The Supreme Petroleum Council sets energy policy in the UAE. Efforts to promote sustainable energy development include measures to promote economic growth while aiming to protect the environment. The UAE is taking a role in developing new technologies, and has invested in alternative energy through the multi-billion dollar Masdar City initiative (see below, and also Hydrogen Power Abu Dhabi for more details).

In order to try and preserve fragile natural resources, the UAE has launched a number of environmental strategies that aim to strengthen regulations governing industrial and other development activities, establish conservation areas for biodiversity, and manage scarce water resources.

In terms of its UNFCCC obligations, the federation has laid out a number of steps it hopes to follow. These include better monitoring and tracking of GHG emissions to help identify their impact; an assessment of policies, strategies and measures for reducing GHG emissions throughout the economy followed by actual reductions; and a strengthening of key agencies which carry out the studies that will ultimately guide policy and decision-making.

In 2008 the Environmental Agency Abu Dhabi (EAD) launched its Abu Dhabi Environment Strategy 2008–2012, which set environmental policy for five years within the sectors of oil and gas, construction, transport, tourism, health, energy and industry. The policy was unavailable from EAD’s website - - at the time of this posting.

In February 2012, the UAE state of Dubai unveiled plans for an integrated energy strategy – targeting 2030 – that would seek to reduce GHG emissions and introduce a “groundbreaking” carbon trading system. It also vowed to play a more active role in implementing CCS.

Climate change initiatives

The Masdar City initiative is a bold $15-billion programme that aims to link economic growth with sustainable modes of living. The city will be fully powered by renewable energy to sustain a population of 50,000 and 1,500 companies. If completed, it will be a world-leading example of how energy and water conservation can be achieved while avoiding greenhouse gas emissions without any loss to quality of life. The project has been designated an official “One Planet Living Community” by the World Wide Fund for Nature. Funding is currently being sought for developing solar power, hydrogen, wind power, and carbon reduction and management technologies.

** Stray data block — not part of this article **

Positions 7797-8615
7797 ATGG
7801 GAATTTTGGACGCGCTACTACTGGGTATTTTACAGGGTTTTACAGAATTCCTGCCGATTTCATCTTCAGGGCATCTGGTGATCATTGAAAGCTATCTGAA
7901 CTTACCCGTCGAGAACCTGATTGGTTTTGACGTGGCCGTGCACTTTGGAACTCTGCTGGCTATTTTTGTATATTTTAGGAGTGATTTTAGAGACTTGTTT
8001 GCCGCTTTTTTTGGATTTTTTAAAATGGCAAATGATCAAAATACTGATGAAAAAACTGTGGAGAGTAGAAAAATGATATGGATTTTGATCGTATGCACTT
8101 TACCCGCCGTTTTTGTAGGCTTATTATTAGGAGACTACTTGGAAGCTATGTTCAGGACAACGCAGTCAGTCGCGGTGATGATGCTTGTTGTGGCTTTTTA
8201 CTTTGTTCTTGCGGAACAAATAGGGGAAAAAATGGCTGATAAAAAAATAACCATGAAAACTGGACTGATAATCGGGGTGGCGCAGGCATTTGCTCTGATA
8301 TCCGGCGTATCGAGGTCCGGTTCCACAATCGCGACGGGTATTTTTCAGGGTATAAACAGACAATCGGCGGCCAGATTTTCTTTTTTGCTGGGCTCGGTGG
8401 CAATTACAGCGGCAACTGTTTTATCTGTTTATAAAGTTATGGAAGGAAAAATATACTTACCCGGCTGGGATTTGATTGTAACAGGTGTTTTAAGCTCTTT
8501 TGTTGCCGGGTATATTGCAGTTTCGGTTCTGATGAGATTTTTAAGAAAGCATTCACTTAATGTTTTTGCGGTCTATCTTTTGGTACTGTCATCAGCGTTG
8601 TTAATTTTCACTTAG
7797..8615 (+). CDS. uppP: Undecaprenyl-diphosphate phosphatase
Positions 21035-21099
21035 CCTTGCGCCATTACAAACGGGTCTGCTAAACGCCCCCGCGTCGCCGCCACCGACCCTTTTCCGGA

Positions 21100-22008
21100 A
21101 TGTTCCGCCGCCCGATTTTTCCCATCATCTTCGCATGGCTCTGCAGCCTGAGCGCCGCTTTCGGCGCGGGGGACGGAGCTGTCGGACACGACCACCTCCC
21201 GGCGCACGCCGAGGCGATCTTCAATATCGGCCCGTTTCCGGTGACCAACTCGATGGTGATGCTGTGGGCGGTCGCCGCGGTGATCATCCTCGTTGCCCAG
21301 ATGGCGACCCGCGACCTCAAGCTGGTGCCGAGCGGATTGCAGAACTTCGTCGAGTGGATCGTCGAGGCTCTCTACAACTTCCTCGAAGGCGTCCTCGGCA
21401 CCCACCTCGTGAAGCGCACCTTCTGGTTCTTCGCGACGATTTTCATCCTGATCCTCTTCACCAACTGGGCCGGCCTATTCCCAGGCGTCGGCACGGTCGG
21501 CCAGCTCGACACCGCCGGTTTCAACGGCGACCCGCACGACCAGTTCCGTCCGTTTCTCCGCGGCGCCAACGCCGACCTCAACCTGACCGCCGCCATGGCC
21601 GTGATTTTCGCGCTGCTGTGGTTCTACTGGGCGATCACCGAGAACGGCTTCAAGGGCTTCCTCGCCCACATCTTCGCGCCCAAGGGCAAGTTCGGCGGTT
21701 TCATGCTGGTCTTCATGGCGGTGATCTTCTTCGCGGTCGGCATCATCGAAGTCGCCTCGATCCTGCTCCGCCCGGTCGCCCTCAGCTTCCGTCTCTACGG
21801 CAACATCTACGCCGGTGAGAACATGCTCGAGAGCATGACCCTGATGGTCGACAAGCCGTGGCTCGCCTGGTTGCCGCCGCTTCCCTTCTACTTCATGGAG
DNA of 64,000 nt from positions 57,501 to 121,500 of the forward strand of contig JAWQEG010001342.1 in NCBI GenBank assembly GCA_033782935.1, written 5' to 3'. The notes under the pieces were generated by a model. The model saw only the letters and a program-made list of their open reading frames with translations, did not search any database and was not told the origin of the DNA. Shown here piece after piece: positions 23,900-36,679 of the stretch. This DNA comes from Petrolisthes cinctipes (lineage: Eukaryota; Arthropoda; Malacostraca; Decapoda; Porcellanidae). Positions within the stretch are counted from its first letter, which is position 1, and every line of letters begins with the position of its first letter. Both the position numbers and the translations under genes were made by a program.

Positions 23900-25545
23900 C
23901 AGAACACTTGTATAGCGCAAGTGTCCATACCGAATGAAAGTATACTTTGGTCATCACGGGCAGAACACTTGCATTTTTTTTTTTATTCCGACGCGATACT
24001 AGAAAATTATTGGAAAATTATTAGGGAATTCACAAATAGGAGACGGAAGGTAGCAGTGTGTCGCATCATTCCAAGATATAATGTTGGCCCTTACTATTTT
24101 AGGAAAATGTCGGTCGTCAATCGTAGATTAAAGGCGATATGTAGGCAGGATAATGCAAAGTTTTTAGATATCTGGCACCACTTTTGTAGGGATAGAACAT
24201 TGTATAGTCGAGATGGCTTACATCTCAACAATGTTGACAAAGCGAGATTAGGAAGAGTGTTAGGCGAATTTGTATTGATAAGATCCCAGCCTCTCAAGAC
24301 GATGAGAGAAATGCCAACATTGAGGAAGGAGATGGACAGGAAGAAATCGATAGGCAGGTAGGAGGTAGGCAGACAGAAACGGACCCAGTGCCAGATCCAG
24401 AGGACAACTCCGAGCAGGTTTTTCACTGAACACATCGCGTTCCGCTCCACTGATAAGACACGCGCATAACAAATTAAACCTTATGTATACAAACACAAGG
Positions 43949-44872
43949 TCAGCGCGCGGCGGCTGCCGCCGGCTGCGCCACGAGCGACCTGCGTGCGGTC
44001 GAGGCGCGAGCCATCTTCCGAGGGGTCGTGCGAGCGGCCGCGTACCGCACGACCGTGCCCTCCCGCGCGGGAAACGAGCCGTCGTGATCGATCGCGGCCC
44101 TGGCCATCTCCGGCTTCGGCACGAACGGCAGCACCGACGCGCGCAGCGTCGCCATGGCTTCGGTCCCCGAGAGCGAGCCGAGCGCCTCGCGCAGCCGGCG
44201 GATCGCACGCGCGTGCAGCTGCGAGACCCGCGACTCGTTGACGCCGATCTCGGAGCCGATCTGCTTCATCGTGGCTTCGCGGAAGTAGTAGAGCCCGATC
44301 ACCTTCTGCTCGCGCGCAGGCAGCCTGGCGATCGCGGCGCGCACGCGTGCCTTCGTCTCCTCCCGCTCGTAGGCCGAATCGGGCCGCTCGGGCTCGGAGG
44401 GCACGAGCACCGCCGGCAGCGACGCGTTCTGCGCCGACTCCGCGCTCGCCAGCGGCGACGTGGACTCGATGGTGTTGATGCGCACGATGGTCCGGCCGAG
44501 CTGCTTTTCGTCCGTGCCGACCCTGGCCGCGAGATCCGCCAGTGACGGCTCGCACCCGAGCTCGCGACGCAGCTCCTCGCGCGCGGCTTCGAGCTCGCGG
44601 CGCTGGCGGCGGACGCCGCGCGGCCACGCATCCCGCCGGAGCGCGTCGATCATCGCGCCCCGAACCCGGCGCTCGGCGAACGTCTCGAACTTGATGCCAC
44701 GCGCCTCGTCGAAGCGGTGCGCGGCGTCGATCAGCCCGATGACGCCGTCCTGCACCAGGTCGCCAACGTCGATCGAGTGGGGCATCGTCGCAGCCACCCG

As well as Masdar City, there has also been an ongoing governmental process to identify strategies to reduce GHG emissions across the federation. These include an increase in the use of renewable technologies. Also, enhanced oil recovery schemes using CO2 from industrial flue gases injected into onshore oil fields are being explored through a joint ADNOC (the national oil company) and Masdar collaboration.

Other strategies being considered or already underway include sustainable building regulations, the use of nuclear energy, high-efficiency natural gas plants, sustainable public transport and the use of alternative fuels. The government has set a target of achieving emissions reductions of about 1.1 billion tonnes of CO2 equivalent cumulatively by 2030.

Other information

Ministry of Environment and Water

Ministry of Energy (English version under construction at time of posting) article, 11 April 2010